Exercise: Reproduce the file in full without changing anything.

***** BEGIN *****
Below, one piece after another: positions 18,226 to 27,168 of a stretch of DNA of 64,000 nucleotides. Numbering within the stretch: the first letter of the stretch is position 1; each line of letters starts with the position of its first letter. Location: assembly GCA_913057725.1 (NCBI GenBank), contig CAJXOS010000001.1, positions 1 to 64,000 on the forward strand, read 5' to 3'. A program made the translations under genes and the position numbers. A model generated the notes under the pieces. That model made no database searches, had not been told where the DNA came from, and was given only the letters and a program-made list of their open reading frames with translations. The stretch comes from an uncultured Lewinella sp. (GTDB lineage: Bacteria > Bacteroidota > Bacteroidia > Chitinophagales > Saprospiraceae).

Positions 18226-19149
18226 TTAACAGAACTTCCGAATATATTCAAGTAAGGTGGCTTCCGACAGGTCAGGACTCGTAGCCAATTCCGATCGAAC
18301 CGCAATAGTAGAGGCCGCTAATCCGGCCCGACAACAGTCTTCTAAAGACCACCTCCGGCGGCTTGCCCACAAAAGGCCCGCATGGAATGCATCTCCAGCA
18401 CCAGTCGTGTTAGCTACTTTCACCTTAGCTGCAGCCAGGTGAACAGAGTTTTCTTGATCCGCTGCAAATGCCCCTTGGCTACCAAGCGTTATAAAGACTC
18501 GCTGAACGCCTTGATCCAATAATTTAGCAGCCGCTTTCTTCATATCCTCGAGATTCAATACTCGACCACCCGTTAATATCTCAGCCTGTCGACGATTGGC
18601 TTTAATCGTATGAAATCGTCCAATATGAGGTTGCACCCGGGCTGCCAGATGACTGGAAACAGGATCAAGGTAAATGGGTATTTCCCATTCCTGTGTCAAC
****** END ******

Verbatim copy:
Below, one piece after another: positions 18,226 to 27,168 of a stretch of DNA of 64,000 nucleotides. Numbering within the stretch: the first letter of the stretch is position 1; each line of letters starts with the position of its first letter. Location: assembly GCA_913057725.1 (NCBI GenBank), contig CAJXOS010000001.1, positions 1 to 64,000 on the forward strand, read 5' to 3'. A program made the translations under genes and the position numbers. A model generated the notes under the pieces. That model made no database searches, had not been told where the DNA came from, and was given only the letters and a program-made list of their open reading frames with translations. The stretch comes from an uncultured Lewinella sp. (GTDB lineage: Bacteria > Bacteroidota > Bacteroidia > Chitinophagales > Saprospiraceae).

Positions 18226-19149
18226 TTAACAGAACTTCCGAATATATTCAAGTAAGGTGGCTTCCGACAGGTCAGGACTCGTAGCCAATTCCGATCGAAC
18301 CGCAATAGTAGAGGCCGCTAATCCGGCCCGACAACAGTCTTCTAAAGACCACCTCCGGCGGCTTGCCCACAAAAGGCCCGCATGGAATGCATCTCCAGCA
18401 CCAGTCGTGTTAGCTACTTTCACCTTAGCTGCAGCCAGGTGAACAGAGTTTTCTTGATCCGCTGCAAATGCCCCTTGGCTACCAAGCGTTATAAAGACTC
18501 GCTGAACGCCTTGATCCAATAATTTAGCAGCCGCTTTCTTCATATCCTCGAGATTCAATACTCGACCACCCGTTAATATCTCAGCCTGTCGACGATTGGC
18601 TTTAATCGTATGAAATCGTCCAATATGAGGTTGCACCCGGGCTGCCAGATGACTGGAAACAGGATCAAGGTAAATGGGTATTTCCCATTCCTGTGTCAAC